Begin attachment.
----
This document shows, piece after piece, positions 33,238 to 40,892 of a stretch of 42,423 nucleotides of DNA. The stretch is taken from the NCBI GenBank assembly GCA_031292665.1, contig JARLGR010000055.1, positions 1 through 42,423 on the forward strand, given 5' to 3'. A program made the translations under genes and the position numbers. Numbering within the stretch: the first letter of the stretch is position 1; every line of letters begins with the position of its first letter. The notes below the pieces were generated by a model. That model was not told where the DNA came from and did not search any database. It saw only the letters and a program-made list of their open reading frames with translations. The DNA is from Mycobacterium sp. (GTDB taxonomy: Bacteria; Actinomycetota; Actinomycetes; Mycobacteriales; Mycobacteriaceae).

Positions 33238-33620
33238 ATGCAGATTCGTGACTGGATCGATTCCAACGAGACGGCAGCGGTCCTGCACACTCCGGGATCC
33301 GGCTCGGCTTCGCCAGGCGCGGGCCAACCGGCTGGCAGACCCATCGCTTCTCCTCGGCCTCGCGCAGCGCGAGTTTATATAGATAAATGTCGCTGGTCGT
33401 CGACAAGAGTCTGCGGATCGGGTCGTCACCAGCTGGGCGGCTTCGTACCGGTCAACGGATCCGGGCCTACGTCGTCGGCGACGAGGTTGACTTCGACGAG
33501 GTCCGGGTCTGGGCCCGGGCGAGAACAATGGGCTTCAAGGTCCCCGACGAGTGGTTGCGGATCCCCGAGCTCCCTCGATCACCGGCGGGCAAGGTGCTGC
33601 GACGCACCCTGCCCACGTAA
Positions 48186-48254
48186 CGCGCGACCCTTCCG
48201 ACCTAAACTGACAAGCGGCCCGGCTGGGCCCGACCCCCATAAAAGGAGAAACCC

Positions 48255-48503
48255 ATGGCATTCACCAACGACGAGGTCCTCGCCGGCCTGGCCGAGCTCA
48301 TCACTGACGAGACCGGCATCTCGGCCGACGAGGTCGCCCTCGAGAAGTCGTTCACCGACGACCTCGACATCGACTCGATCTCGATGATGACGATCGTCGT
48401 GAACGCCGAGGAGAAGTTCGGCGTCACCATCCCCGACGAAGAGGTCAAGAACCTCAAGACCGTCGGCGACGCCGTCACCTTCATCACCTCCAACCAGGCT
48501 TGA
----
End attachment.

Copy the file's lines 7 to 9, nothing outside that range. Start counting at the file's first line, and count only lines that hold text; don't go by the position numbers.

33601 GACGCACCCTGCCCACGTAA
Positions 48186-48254
48186 CGCGCGACCCTTCCG